Arthritis is a pretty common condition in horses, and it doesn’t only affect senior animals. Just like humans, arthritis can cause your horse significant pain and discomfort when they move.
While there is no cure for arthritis, there are a number of treatment options available that can help provide pain relief and increase your horse’s range of motion.
What causes arthritis in horses?
Arthritis is the result of inflammation in joints. It is typically caused by repetitive stress on these joints but can also be the result of trauma or infection.
We most often see arthritis in the knee, fetlock or hock; however, it can impact any part of a horse’s body including the spine, hips or even the jaw.
What increases the risk of developing arthritis?
While all horses are susceptible to developing arthritis, there are a number of factors that can increase the likelihood of developing the condition. This includes:
- Conformation of the horse
- Type of work the horse has performed
- Amount/intensity of work
- Age the horse started work – particularly if the growth plates weren’t fully formed
- Any acute injuries sustained
With horses being pretty large animals, over-exercising and excess weight can also put increased stress on the joints.
Arthritis is a progressive condition, so any wear and tear sustained over the course of your horse’s life will cause more joint stiffness and pain as they age. Therefore, it’s important to get advice from your equine vet on how to manage and treat your horse’s arthritis once you start seeing symptoms appear.
How do I know if my horse has arthritis?
Symptoms can vary significantly; some horses will show minor changes in their gait, while others will display a range of easily noticeable symptoms. Some of the more common indications include:
- Joint swelling and warmth
- Work avoidance
- Changes in behaviour
- Tenderness in affected joint
- Muscle wasting
- Reluctance to pick up or turn
In making a diagnosis of arthritis, your vet will typically perform flexion tests to assess your horse’s joint function and range of motion, conduct a lameness exam and take X-rays. This will help to diagnose the severity of the arthritis in order to develop a treatment plan as well as rule out any other possible causes for your horse’s symptoms.
What treatment options are available?
Once your vet has assessed the degree of lameness and prognosis for continued work, they will formulate a tailored treatment program for your horse.
A range of short- and long-term treatment options are available for the management of arthritis.
Supplements and medication
Oral joint supplements are an important component in helping manage arthritis by supporting your horse’s joint fluid and tissues. There are however a growing number of supplements available – of varying quality – so it’s important to consult with your vet to ensure you are providing your animal with products that are going to have the best impact on their condition.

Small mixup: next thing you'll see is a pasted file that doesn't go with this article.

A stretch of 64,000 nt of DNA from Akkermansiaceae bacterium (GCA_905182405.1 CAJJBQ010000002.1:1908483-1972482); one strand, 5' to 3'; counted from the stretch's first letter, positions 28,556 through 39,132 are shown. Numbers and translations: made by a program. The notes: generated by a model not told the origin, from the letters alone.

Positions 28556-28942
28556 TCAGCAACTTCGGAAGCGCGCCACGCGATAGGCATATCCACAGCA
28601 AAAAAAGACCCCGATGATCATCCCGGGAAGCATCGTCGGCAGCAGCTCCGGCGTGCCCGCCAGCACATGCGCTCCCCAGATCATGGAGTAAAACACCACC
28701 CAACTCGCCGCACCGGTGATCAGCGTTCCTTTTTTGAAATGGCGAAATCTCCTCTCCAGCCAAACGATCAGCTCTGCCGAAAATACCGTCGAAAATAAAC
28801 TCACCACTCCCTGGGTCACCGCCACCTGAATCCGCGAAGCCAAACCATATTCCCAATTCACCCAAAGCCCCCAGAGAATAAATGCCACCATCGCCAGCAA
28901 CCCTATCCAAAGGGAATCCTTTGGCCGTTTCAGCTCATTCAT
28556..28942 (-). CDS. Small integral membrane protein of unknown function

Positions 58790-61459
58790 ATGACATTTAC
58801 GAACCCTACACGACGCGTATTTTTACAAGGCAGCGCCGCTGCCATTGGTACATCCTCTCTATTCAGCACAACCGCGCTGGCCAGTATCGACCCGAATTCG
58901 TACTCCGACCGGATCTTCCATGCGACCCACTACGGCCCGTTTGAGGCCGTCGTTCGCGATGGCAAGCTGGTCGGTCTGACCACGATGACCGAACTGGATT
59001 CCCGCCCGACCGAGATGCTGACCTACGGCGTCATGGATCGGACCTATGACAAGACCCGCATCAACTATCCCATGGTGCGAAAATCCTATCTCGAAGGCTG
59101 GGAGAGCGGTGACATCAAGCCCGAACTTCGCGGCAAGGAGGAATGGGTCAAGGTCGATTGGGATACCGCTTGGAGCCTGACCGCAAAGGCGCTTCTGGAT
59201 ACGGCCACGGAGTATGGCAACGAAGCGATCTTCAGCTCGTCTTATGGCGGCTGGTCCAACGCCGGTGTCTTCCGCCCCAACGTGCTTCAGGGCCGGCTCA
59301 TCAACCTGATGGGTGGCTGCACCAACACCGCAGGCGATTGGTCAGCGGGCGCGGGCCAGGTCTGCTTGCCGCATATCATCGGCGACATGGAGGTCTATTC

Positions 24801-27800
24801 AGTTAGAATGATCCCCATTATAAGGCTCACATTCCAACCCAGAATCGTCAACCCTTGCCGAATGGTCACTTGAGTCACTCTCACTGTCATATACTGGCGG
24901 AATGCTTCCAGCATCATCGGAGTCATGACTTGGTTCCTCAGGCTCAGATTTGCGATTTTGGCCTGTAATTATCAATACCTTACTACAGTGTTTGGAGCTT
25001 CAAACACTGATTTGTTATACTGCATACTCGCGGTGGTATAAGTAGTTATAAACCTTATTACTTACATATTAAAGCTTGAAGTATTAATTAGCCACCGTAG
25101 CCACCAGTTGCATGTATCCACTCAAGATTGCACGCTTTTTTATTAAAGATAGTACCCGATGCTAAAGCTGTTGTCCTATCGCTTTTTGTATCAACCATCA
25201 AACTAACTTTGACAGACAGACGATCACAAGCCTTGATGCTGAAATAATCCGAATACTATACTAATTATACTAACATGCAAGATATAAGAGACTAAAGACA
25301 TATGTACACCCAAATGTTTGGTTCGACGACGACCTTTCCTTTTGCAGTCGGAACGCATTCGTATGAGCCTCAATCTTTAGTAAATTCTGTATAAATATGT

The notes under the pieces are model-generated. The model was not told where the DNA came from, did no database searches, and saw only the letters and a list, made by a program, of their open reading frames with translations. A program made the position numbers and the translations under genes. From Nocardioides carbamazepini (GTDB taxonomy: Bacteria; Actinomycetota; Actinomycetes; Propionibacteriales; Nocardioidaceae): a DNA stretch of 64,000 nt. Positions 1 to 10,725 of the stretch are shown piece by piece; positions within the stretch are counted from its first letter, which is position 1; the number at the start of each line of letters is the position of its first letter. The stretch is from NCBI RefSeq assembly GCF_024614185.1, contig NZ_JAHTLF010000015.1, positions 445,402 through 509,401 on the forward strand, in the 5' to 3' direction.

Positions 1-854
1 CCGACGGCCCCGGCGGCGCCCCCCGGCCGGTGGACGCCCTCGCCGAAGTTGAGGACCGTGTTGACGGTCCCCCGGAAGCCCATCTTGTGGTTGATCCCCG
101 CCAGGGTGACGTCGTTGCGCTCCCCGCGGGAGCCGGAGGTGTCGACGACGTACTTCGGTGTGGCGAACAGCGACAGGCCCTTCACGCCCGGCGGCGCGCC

Another key medication often used to treat equine arthritis is Pentosan. This medication helps improve cartilage and joint fluid quality, increases blood supply to joints, plus has the added bonus of being an anti-inflammatory.
Intermittent pain relief
Arthritis can be quite painful for horses, so non-steroidal anti-inflammatory drug (NSAID) therapy is often used to help manage their discomfort. Oral NSAID medications are easily administered and are quite effective in making an animal feel more comfortable by reducing pain and inflammation. However, long-term continue usage can cause a range of complications, so it’s important to follow your vet’s recommendations on the use of this medication.
In some cases, your vet will recommend injections directly into the affected joint. This may be of hyaluronic acid, or as a last resort, corticosteroids. While such injections provide targeted treatment, they are not without risk or side-effects, so your vet will make their decision based on a number of factors; including whether your horse is still in work, the severity of their lameness, and any underlying health conditions.
What’s the prognosis once diagnosed?
A diagnosis of arthritis doesn’t mean that you won’t be able to continue to ride your horse, or that they won’t live a long and “normal” life. The long-term prognosis depends on the degree of lameness, the joint impacted and the type of work you expect for your horse in the future. Your vet is an important resource in helping to manage your horse’s arthritis not only in the short term but also well into the future to keep them living a comfortable life for as long as possible.
The Cameron Veterinary Services’ equine vets have extensive experience in treating arthritis in horses by helping to manage horses’ pain and have them moving as freely as possible.
To make an appointment with one of our vets, give us a call on 08 8318 1801.